Dennis Lockhart, President of the Federal Reserve Bank of Atlanta, tried speaking out of both sides of his mouth on Monday in public comments concerning the outlook for the U.S. economy and monetary policy.
In a speech at the Rotary Club of Florence, Alabama, Lockhart stated that “At the Atlanta Fed, we have revised down our near and intermediate gross domestic product growth forecast, but we are holding to the view that the economy will continue to grow at a very modest pace. In other words, we do not expect the onset of outright contraction — a recession — but I have to say the risk of recession is higher than we perceived a month or two ago.”
Lockhart went on to say that “If additional actions are required, I can assure you the Federal Reserve is not out of bullets. Expansion of the balance sheet or changes in the composition of the Fed’s asset portfolio are available, in my view. These could be quite effective, particularly if done in sufficient size, in the event that the economy retreats back into contractionary territory.”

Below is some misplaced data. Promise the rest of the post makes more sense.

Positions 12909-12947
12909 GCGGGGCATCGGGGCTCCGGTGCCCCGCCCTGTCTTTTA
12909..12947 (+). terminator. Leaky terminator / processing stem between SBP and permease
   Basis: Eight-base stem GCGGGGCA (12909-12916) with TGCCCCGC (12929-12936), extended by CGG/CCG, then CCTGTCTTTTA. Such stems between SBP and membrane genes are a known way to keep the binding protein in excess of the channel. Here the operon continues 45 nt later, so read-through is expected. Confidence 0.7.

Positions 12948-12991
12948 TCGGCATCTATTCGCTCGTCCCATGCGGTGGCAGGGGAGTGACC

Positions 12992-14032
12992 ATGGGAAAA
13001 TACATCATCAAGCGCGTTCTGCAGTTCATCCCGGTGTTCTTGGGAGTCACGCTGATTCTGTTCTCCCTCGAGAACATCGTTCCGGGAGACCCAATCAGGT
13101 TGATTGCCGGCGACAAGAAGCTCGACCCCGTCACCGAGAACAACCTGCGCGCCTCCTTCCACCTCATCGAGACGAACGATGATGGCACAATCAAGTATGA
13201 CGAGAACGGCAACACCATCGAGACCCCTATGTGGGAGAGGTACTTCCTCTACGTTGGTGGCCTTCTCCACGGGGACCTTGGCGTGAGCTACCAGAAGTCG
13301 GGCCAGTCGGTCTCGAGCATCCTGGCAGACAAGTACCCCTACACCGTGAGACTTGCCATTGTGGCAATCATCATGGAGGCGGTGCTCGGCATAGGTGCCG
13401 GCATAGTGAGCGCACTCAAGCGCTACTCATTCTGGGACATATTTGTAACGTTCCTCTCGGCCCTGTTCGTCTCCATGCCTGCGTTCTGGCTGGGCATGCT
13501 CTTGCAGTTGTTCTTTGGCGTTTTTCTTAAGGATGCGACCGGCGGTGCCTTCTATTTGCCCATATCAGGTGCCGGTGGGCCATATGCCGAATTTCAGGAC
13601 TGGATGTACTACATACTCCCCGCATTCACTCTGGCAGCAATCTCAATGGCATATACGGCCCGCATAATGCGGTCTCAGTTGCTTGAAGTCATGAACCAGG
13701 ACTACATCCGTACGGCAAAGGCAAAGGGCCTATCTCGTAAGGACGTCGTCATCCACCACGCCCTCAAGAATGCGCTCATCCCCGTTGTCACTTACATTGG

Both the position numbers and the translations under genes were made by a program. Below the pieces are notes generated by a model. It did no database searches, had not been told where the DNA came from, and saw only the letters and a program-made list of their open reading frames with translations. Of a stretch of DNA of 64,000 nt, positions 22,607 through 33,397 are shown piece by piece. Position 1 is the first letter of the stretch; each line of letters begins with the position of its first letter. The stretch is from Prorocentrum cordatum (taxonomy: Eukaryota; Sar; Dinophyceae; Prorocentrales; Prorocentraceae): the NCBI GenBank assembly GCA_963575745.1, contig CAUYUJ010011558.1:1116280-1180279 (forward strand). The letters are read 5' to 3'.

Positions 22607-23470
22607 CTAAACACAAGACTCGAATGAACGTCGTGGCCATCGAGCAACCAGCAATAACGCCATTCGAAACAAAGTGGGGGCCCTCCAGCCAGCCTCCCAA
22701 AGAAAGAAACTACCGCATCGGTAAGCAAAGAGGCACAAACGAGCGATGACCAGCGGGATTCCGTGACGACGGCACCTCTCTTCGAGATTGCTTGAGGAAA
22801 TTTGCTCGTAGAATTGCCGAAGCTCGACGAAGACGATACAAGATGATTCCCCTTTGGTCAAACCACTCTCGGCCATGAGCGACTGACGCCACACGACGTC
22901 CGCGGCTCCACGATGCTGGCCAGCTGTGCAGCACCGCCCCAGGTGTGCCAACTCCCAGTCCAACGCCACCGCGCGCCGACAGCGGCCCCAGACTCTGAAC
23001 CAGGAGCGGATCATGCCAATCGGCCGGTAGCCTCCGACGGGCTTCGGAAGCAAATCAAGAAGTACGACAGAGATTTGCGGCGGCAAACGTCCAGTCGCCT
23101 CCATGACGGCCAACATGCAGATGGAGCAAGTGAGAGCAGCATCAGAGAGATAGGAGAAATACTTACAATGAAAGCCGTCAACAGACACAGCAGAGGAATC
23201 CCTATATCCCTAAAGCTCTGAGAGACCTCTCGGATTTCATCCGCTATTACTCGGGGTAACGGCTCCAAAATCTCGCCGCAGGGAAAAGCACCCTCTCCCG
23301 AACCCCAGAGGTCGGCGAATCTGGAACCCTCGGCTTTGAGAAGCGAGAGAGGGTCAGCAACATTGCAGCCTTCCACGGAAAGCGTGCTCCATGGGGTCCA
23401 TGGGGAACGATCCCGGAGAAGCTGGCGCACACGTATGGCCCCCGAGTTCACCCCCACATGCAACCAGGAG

The Atlanta Fed President did not specify the potential size of any balance sheet expansion, which would likely come in the form of a third round of quantitative easing (QE3).
However, he also noted that “I’m currently cautious about further monetary action. I still maintain that a resumption of growth is the most likely case. But if that assessment proves to be wrong, I believe we do have tools to address whatever circumstances arise.”
Lockhart is not presently a voting member of the Federal Open Market Committee (FOMC), but is scheduled to become one in 2012.
The full text of Lockhart’s speech is available here: